Anon, who wrote so many poems without signing them, was often a woman.

— Virginia Woolf


by Clare Paniccia

It was the cat that came to me in a dream,

as if coiled in the foreground of my sight—

a flicker coated in dusk’s cold shards and weighted


with obsidian. Innominate, it shifted into an X

of blackness, its underbelly swollen and full,

curving into my hands the arc of a white fang,


the bone’s wetness a sheen of warning.

Each night the cat padded to the corner

of my eye, a figure shadowed against curtain,


standing at the periphery of my knowing.

I was eleven, then, and still convinced that there

was no other muscle but the heart—a tight fist


of surety so simple in its making it could not

perceive—could not color—the fraught edges

of my mother’s voice as it lilted from the kitchen,


the room where she accused my father

of sleeping with another woman—could not

color my neighbor who stood with his gun pointed


toward the Diaz’s front window, or the wolf

that waited at the edge of our yard. I named

these moments in haze, calling them down into


dirt, their little deaths dissolving into carbon

and ash—turned the radio to its highest volume

to hinder any echo. My veil was a sanctuary of lace


woven and hinged against the brow, the bridle

of my ignorance figuring a visor above my cheek,

pointing just ahead to the blanket’s fold, the twilit


calm, where I might have rested in dream’s soft

static; but, there, my visitor tugged at thread,

the dull claw boring into the fold of mercy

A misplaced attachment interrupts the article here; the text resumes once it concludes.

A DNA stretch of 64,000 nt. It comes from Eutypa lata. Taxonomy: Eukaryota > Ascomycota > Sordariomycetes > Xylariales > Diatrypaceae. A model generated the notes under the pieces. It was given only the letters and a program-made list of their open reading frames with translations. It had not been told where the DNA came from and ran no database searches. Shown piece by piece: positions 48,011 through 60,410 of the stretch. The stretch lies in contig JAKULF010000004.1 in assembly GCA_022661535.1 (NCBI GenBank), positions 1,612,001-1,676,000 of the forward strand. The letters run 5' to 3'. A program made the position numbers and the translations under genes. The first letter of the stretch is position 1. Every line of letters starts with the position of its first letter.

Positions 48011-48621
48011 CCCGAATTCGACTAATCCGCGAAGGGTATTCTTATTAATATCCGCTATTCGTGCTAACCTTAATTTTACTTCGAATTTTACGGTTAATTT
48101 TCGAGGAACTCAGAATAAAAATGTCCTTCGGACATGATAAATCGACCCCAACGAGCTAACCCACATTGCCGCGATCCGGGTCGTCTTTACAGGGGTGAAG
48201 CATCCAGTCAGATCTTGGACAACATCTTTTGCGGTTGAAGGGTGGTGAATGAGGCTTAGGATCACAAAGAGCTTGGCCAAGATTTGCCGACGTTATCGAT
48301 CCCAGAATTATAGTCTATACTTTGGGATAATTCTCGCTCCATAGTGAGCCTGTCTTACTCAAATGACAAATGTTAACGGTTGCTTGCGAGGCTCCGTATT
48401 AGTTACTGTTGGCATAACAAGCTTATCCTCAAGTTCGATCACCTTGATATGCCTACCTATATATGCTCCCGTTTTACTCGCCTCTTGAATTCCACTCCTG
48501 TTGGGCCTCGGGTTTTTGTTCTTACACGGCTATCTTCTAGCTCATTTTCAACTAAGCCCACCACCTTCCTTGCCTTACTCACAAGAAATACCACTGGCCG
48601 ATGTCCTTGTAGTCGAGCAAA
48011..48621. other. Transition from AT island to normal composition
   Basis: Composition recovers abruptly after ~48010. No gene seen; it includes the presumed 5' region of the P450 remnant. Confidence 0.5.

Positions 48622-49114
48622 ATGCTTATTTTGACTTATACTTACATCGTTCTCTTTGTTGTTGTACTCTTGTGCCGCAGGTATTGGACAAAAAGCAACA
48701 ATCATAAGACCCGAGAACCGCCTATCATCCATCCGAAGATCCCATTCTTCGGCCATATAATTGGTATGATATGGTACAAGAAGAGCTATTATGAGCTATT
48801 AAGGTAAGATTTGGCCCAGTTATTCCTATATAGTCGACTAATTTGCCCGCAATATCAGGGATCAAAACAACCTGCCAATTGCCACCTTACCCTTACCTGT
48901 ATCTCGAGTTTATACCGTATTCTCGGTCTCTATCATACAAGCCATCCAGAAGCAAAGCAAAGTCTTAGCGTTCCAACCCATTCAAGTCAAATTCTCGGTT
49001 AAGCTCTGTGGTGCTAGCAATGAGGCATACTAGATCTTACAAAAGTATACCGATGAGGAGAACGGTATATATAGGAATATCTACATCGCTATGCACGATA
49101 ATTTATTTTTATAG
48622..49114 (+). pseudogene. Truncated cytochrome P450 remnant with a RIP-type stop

a peephole through which the street sucked

its hard angle, my neighbor laughing as he wiped

the barrel of his anger, gesturing outward again


and again until his face was a silo

of venom, shifting into my mother, my father’s

faults—weaving a beast from the forked shadow:


time’s dense premonition caught in a green-eyed

fissure—the space between sleep and waking—

where the cat dragged from its den a mouse head,


a mirror, as if to say look here and face this ruin.




CLARE PANICCIA was born and raised in upstate New York and is currently a first-year PhD student in poetry at Oklahoma State University. In 2015 she was a finalist for both the Janet McCabe and Slippery Elm poetry prizes, and her work has been published in or is forthcoming from Best New Poets 2015, Slippery Elm Literary Journal, Ruminate Magazine, and elsewhere.


The truth may be stretched thin, but it never breaks, and it always surfaces above lies, as oil floats on water.

—Cervantes, Don Quixote

© 2016 The Indianola Review